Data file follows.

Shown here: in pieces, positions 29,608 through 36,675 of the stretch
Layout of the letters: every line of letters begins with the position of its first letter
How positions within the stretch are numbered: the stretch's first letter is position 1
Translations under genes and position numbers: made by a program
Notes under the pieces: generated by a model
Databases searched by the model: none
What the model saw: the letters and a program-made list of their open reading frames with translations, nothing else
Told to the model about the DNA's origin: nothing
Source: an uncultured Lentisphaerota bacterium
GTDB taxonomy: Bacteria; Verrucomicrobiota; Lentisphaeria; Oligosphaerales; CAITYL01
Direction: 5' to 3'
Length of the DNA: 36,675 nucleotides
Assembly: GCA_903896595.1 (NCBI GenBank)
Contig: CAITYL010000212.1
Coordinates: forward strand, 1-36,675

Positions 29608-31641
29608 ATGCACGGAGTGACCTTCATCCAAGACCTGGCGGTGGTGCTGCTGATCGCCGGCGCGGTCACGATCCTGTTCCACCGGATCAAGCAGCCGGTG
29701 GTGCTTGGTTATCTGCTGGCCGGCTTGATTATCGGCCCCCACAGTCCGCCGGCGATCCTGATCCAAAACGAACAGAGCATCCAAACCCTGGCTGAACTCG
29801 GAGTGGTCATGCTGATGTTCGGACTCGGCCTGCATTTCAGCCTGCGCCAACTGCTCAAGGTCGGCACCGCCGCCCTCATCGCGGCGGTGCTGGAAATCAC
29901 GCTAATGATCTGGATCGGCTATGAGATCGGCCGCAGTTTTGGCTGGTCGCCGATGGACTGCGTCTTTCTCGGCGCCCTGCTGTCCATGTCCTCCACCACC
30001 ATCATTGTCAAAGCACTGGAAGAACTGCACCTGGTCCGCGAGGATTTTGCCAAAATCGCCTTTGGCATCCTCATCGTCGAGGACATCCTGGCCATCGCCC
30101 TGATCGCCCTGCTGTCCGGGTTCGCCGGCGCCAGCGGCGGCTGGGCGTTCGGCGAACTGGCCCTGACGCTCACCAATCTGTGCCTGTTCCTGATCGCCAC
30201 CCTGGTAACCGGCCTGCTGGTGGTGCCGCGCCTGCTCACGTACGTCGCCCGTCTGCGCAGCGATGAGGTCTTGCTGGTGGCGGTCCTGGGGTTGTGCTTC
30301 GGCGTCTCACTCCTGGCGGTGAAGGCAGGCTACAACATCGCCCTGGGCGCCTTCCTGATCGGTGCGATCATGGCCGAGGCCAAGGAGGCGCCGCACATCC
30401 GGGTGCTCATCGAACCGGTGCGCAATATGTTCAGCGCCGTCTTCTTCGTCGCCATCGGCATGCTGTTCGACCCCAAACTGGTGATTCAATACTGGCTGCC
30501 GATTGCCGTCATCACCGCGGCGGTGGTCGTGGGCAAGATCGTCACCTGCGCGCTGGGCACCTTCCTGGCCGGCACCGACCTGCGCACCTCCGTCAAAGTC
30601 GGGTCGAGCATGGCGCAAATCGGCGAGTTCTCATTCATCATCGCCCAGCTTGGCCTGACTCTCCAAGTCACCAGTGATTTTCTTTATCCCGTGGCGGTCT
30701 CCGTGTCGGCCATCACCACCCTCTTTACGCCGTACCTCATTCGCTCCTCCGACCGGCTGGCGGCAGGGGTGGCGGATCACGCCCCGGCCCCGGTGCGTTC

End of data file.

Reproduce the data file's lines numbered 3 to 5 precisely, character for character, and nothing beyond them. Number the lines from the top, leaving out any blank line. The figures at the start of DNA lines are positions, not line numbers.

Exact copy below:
How positions within the stretch are numbered: the stretch's first letter is position 1
Translations under genes and position numbers: made by a program
Notes under the pieces: generated by a model